PG said...

N. Friedman,

People are entitled to their feelings.

And other people are entitled to suspect that those claimed feelings are merely a convenient excuse for pre-existing prejudices. I have yet to encounter someone opposed to the community center who was favorably disposed toward Muslims before 9/11.

What was traumatizing on 9/11 was the sight, sound and stench of death and destruction on a mass scale. If someone wanted to engage in a performance piece in which he jumped from high buildings, I would consider that inappropriate for NYC due to its bringing back the trauma of watching people fall to their deaths rather than be burned alive. The same would be true of anything else that recalls what actually occurred that day.

When people are truly traumatized, it's the things immediately associated with the trauma that are hurtful to them. My father-in-law served in Vietnam. When he was out night-fishing on a lake 6 weeks ago, and heard an unexpected, very loud noise, he threw himself into the bottom of his boat and prepared himself to go overboard. It took him a couple minutes to realize that it was just some early July 4 celebrations.

That is the after-effect of traumatic experiences. My father-in-law (a conservative Republican, incidentally) does not believe that the nation of Vietnam should be avoided; in fact, he's the reason I'm visiting the country next year. The trauma he suffered was not from a political entity or any other abstraction.

I don't know what you saw on 9/11, but I did not see a Muslim community center somehow bring down the WTC or smash into the Pentagon or crash into a Pennsylvania field. I didn't see "Islam" kill people. People who claim to have a traumatic association between Islam and the murder of thousands are, frankly, either fooling themselves or trying to fool others. Trauma doesn't work that way. Politics does.

N. Friedman said...


If the polling is accurate, fully 68% of Americans oppose the location of the Cordoba Center. That includes a majority of Democrats, Republicans and Independents. I do not think that most Americans are prejudiced against Muslims. I think that most Americans have made actual judgments based on substantial evidence, which is a very different thing.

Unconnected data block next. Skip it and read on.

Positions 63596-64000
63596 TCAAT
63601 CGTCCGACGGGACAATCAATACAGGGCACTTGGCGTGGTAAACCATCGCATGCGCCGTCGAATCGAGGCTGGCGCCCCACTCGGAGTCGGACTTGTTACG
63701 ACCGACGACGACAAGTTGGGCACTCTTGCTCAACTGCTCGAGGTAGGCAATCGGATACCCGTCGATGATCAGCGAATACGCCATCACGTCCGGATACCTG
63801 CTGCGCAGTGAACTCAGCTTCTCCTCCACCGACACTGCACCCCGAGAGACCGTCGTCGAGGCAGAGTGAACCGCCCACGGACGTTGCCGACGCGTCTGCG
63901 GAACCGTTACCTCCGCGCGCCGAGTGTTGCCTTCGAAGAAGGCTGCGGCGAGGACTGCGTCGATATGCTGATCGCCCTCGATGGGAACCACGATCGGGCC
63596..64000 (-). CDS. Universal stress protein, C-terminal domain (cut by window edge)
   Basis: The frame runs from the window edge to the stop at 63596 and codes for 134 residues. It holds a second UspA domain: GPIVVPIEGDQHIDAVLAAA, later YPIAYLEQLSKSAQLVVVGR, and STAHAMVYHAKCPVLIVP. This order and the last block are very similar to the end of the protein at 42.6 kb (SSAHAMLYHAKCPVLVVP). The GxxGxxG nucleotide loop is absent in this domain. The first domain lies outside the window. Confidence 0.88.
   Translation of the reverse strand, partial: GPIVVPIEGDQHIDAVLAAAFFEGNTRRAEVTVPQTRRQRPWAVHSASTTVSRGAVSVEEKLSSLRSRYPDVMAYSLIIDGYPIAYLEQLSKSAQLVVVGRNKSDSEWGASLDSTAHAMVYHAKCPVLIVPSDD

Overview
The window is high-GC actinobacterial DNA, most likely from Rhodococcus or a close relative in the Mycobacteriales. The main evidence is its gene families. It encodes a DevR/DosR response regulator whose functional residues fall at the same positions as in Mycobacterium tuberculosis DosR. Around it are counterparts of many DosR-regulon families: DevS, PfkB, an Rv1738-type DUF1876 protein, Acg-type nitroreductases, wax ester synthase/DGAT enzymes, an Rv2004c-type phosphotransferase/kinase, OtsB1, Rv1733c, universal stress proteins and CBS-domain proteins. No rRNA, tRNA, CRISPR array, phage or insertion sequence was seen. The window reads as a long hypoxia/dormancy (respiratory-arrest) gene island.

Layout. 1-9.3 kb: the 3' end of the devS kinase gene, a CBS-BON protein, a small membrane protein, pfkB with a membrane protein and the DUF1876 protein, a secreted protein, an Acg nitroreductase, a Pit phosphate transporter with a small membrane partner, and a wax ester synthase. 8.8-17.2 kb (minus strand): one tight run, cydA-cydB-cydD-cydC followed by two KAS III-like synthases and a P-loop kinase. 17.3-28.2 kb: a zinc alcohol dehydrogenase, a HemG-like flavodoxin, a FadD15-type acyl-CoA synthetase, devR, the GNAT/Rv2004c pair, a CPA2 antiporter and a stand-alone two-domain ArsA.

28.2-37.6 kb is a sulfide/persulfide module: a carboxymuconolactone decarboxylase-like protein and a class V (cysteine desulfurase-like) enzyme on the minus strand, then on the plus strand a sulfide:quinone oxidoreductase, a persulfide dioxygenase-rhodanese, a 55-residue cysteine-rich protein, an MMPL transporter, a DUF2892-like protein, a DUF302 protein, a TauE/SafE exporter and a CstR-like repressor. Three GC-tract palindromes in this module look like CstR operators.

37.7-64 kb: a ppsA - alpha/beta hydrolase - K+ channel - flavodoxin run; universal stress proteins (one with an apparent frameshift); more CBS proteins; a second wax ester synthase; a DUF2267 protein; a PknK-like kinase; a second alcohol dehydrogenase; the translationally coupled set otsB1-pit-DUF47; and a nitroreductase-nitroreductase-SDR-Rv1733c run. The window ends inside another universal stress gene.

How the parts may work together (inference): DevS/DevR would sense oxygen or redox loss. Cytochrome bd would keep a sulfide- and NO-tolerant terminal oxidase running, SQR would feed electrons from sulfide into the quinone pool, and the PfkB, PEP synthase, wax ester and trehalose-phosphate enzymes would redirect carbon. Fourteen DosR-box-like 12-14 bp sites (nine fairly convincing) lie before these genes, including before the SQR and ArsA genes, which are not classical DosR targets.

If you want my view, I think that the Islamist movement is coming to own much of the Islamic world, meaning that, like the Nazi and fascists and Communist movements, there is a sufficient core of true believers who are able to force their will on the average people - and, among religious leaders, Islamist views are extremely common - and to control events that affect such people. As well known atheist writer and advocate Sam Harris notes, just now, Islam is not like other religions and acting as if it were is a folly. While I disagree with Harris' ultimately conclusion that the Cordoba Center should be disallowed, I am mindful of his points.

In any event, in my mind, I think that the issue, with respect to the Cordoba Center, is abiding by our Constitution and laws while not wearing blinders to the likelihood that, in fact, the Center is not intended to heal wounds but to mark an Islamic triumph. Such, after all, is not unknown in history and, I should add, has occurred in among other places, India, Spain, Palestine, etc., etc., where Islamic buildings were, in fact, placed in order to make a statement.

Now, I am not saying that such is the Cordoba Center Imam's intent. I am, however, saying that, given the state of today's Islam, thinking such possibility to be nonsense is, in my mind, to wear blindfolds. And, were real evidence to emerge of Islamist involvement, that ought to be grounds to bar the center. But, again: we have not reached that stage yet.

Anonymous said...

I'm an atheist, but it is silly for the Left to pretend like they are concerned with "religious expression". If anything, you guys simply love it because the whole thing offends Christians.

PG said...

If the polling is accurate, fully 68% of Americans oppose the location of the Cordoba Center.

That's only responsive to what I said if
(a) those polled justify their opposition based on feelings of trauma; AND
(b) the "opposition" is not merely "I don't think this was a good choice" but full-blown "I think the government should prevent this."

I'm an atheist, but it is silly for the Left to pretend like they are concerned with "religious expression". If anything, you guys simply love it because the whole thing offends Christians.

Since Christians are such a monolithic group all agreeing about religious freedom...

Thankfully, I think better of Christians as a whole than to believe that they are all categorically opposed to the practice of Islam.